Unis Can’t Spend Millions On Marketing Campaigns?
Unis Can’t Spend Millions On Marketing Campaigns? Get Over It!
Students are calling for one central agency to be established to promote tertiary education in New Zealand and put an end to tertiary institutions’ wasteful marketing campaigns.
“Allowing tertiary institutions to spend whatever they want on marketing and advertising is clearly not serving students, government or taxpayers well,” said Andrew Campbell, Co-President of the New Zealand University Students’ Association (NZUSA). “We want there to be one body that promotes tertiary education and has the aim of increasing participation.”
As part of their submission to the Tertiary Education Advisory Commission (TEAC), NZUSA is recommending that public tertiary education institutions be prevented from spending money to advertise and promote themselves. Instead, there should be one body that promotes all tertiary education formed as part of the Tertiary Education Commission.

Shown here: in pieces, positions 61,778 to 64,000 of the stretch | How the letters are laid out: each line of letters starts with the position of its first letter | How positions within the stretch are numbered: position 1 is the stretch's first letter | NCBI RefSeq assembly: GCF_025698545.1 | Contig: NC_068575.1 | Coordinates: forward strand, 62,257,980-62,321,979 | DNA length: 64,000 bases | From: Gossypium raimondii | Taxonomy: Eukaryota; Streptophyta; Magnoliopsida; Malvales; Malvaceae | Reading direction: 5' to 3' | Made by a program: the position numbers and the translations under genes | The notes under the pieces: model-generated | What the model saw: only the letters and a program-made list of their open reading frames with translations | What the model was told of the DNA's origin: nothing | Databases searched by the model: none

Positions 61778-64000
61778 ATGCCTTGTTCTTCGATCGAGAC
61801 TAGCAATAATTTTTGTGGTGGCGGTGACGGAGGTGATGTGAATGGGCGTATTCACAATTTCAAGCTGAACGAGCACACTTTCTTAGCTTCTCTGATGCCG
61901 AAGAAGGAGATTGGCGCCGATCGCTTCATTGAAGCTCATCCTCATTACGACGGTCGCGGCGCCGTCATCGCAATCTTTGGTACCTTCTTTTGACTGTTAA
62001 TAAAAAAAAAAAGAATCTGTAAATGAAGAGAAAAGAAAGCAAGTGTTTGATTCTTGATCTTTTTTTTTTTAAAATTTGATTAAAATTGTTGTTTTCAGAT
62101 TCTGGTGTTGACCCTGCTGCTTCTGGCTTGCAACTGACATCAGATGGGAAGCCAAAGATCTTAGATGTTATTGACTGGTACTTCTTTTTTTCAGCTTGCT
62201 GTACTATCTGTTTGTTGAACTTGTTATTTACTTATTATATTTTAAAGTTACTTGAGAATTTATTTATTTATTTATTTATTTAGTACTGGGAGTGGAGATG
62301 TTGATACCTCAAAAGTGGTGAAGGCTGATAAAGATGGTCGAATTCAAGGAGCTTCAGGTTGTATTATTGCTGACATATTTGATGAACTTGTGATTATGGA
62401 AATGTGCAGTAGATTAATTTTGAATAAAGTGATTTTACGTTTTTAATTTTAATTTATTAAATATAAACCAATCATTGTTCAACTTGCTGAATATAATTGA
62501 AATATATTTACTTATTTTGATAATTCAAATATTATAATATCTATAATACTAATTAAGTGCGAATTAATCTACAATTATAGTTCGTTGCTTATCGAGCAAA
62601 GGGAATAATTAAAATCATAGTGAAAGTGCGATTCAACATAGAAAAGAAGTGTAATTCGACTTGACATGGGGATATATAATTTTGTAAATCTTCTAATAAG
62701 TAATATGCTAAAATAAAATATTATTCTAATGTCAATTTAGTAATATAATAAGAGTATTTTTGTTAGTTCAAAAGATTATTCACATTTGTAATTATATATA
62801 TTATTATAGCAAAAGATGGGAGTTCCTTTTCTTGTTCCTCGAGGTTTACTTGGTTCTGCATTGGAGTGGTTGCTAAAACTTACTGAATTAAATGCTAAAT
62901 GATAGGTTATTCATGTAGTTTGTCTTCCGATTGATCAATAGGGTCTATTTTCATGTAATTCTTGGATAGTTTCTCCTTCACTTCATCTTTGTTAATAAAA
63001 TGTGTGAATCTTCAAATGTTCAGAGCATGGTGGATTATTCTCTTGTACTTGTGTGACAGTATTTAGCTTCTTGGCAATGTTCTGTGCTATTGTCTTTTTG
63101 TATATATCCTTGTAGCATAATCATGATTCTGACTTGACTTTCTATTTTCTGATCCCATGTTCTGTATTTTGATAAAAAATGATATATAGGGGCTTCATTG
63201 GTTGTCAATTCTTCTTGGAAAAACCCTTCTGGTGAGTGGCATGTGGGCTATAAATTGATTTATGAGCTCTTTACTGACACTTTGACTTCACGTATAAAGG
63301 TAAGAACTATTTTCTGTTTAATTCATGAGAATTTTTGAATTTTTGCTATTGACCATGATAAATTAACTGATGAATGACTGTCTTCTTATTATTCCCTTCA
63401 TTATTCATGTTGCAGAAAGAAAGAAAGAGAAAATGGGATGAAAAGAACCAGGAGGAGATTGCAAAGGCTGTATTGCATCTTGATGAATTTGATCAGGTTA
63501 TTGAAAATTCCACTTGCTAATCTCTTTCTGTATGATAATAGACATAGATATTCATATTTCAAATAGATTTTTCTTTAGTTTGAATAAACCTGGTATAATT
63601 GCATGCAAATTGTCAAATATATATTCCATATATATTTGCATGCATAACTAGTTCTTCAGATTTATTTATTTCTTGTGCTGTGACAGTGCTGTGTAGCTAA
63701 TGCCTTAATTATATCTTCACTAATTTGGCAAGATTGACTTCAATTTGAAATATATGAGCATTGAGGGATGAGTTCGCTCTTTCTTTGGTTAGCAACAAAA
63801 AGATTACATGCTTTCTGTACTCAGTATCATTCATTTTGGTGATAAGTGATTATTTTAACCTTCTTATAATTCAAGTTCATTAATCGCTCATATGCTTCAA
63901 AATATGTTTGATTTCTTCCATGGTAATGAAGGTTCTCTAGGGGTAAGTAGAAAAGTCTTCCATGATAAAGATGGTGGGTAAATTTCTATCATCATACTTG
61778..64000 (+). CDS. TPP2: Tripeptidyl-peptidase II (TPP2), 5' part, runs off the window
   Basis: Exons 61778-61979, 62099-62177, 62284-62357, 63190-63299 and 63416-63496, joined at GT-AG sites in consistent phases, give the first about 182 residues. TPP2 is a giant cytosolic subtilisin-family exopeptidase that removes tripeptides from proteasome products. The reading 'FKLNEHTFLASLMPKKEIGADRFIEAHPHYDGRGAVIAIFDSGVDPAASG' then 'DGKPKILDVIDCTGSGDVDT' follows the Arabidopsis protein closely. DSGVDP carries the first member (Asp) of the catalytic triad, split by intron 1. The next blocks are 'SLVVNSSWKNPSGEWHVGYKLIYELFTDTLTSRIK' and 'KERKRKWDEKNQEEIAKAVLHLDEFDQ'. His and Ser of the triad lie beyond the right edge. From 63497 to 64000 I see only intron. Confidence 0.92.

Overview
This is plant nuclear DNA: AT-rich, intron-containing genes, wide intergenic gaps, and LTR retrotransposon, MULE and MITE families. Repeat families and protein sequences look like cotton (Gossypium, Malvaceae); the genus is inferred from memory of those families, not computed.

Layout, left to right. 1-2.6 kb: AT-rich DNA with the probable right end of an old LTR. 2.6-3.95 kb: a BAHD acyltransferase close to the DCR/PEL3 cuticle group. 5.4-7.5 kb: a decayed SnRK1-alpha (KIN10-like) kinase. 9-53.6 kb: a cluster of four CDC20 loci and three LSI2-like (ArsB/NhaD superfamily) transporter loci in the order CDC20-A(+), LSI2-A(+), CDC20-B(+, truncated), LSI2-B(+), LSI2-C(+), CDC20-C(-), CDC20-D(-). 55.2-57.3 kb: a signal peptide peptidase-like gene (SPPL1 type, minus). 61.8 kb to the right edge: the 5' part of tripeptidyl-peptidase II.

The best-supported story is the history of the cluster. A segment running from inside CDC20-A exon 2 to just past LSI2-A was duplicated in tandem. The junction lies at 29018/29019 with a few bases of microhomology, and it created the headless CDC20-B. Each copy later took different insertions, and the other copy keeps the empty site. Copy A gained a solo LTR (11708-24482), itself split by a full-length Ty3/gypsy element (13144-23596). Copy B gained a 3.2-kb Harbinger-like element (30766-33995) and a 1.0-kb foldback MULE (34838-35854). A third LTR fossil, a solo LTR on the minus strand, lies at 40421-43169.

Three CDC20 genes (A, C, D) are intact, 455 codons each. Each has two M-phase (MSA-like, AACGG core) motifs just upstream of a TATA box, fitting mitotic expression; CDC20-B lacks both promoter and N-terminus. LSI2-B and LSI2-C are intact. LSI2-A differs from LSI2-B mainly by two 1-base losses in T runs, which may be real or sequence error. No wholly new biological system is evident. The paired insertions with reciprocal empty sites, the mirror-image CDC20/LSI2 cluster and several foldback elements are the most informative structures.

This measure would mean that government could increase the levels of funding to tertiary education with confidence that the money would be spent on improving quality and access to tertiary education.
“Universities need to be able to show that increased government funding would not be spent on the kind of lavish branding campaigns we have seen in recent years. It is ironic that institutions such as Otago University claim that they cannot afford to freeze their fees next year, but they can afford to re-launch their million dollar advertising campaign a month out from the fee freeze deadline,” said Andrew Campbell.
“If tertiary institutions had a central agency to promote education, it would mean that they could focus tuition funding on providing high quality courses,” said Campbell. “The government should then meet their part of the bargain by increasing funding while still requiring institutions to freeze or lower fees.”
“Students don’t want a logo, they want an affordable quality education.”
“The government and tertiary institutions need to work together to ensure that extra funding goes to where it is needed most – to decrease fees and improve quality.”